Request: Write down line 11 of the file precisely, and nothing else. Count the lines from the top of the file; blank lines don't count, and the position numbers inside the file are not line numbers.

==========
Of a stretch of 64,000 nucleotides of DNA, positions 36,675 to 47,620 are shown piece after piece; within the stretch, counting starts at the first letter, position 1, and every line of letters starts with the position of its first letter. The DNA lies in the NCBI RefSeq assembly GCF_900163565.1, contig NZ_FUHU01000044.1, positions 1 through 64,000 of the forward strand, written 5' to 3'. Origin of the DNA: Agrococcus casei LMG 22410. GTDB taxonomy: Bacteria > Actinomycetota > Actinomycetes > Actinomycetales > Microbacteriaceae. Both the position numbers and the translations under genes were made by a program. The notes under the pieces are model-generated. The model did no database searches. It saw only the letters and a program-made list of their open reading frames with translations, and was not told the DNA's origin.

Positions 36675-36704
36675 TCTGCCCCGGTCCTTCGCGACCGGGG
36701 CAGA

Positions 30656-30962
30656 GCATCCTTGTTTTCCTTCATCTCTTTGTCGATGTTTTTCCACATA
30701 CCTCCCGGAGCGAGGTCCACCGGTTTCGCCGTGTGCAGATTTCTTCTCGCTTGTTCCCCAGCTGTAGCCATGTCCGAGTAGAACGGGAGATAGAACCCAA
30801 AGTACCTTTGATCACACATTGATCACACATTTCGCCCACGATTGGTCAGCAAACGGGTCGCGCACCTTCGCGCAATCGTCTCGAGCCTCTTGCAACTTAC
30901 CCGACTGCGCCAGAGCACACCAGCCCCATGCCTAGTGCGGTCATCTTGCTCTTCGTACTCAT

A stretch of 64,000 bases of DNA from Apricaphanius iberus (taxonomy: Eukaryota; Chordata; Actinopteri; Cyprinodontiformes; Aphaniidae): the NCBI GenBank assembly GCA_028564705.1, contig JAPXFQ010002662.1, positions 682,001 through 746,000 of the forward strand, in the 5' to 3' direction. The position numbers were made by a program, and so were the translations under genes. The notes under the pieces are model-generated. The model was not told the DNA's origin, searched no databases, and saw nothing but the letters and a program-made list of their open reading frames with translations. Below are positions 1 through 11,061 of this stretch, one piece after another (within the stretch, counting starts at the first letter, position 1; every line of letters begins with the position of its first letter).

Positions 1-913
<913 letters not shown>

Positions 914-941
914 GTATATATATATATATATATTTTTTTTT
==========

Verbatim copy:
Positions 1-913